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I do not own a cell phone or carry a camera…

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But I appreciate those who do.

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THANK YOU for reading and listening.

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PS: The pianist on this song is the multi-gifted Doug Hammer, and we recorded it at his studio in Lynn, MA earlier this year. It is one of many we will be performing on April 30, 2016 at Third Life Studio in Somerville, MA.

Grateful

As 2015 comes to a close, I find myself singing John Bucchino’s wise song, “Grateful,” a lot.

I love the entire song from start to finish (and you are welcome to listen to a version I recorded during a rehearsal with Doug Hammer a few years ago by activating the player at the beginning of this post).

I think my favorite lyric may be, “It’s not that I don’t want a lot, or hope for more…or dream of more — but giving thanks for what I’ve got, makes me so much happier than keeping score.”

It is very easy to fall into the trap of “keeping score” and comparing one’s accomplishments to one’s peers, to people on TV, to celebrities, etc. etc. etc.

But that path tends to be a dead end — and a recipe for dissatisfaction, unhappiness, depression and discouragement.

So here is a list of things (in no particular order) for which I am grateful.

Health…and health insurance.

A devoted and supportive life partner.

Dr. Charles Cassidy and his surgical team at Tufts Medical Center, who successfully pieced together the shattered bits of bone in my left elbow using several titanium screws of various sizes at the beginning of March.

WillXRaysElbow

Opiate drugs — which were a daily blessing during my elbow recovery.

Jazz pianist and composer Steve Sweeting, who invited me to record a CD of his tremendous original songs with him and then did two performances to celebrate “Blame Those Gershwins” in Manhattan and Somerville.

All of the families who have chosen to make Music Together with me in Belmont and Arlington — as well as my MT bosses.

Doug Hammer — for his engineering wizardry at Dreamworld Studio AND astoundingly collaborative spirit at the piano.

Jinny Sagorin for lending her voice and heart and diplomatic feedback to “The Beauty All Around” performance.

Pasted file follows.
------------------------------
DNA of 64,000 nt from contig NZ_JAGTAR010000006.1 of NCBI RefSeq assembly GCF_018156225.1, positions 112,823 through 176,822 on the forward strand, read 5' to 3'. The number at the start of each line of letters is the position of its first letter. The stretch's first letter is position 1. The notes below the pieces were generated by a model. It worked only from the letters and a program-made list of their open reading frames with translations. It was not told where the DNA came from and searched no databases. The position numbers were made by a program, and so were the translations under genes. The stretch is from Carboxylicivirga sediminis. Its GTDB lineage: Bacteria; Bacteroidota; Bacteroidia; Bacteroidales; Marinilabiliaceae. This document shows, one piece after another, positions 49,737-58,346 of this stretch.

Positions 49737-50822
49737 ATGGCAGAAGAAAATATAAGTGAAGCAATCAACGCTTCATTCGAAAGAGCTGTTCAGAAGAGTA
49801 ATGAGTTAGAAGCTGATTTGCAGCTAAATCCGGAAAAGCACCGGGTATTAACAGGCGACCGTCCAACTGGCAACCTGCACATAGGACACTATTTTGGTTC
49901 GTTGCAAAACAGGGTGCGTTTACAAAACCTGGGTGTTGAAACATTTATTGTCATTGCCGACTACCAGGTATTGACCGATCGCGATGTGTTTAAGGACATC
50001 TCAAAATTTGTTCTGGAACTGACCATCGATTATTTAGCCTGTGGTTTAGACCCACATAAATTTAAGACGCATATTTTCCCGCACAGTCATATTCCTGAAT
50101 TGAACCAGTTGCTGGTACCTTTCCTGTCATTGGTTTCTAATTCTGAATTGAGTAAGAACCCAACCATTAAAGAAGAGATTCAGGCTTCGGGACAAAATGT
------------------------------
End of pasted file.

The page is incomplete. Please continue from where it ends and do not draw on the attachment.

Jazz pianist Joe Reid, with whom I put together programs of music about Jule Styne, Hoagy Carmichael, and Jerome Kern — and with whom I also performed programs of music about Harold Arlen, Cole Porter, and the Gershwin brothers at retirement communities, libraries and synagogues around the greater Boston area.

Exceeding my (modest) financial goals for 2015 — thanks in part to two well-paid musical projects at the beginning of the year.

Kyra and Briony and Jill for a heartful musical adventure in honor of an old friend.

Bobbi Carrey, who is embracing new (although not very musical) challenges in Kuala Lumpur.

A grant from the Bob Jolly Charitable Trust to support my work on “The Beauty All Around.”

An ecstatic first performance of “The Beauty All Around” at Third Life Studio in Union Square.

Very supportive friends and family.

Very devoted and enthusiastic fans.

All the folks who have hired me and Joe to bring music to their retirement community, their library, their condo complex, their synagogue, etc.

Visits to Lime Rock, Connecticut; Ithaca, New York; Toronto, Ontario; and the upper west side of Manhattan.

Susan Robbins, who invited me to perform at Third Life Studio and maintains a very sweet Steinway grand piano there!

Photo by Anton Kuskin

Photo by Anton Kuskin

All the people (most of whom I will never meet) who planted, cultivated, harvested, sorted, packaged, shipped, unpacked, displayed, sold (and sometimes cooked and served) me the food I ate in 2015.

That our planet orbits a modest star at the perfect distance for life to unfold in astounding cycles of expansion and contraction over the course of millions of years.

North of Highland campground.

The Atlantic ocean.

Cayuga lake and the Rice Heritage cottage.

A wonderful web of cousins.

The Boston Association of Cabaret Artists community.

The Ukulele Union of Boston Meetup groups with a welcoming spirit and humble open mic section (during which I dare to share new songs…)

A new ukulele handmade — and given to me! — by Patrick Collins, a gifted musician, inspired woodworker, and dedicated teacher who lives in Toronto.

Megan Henderson, who has become my newest musical ally.

Rain and sun and dirt which create the conditions for plants to grow and flourish here on planet earth.

My trusty, slightly rusty, bicycle.

Electricity.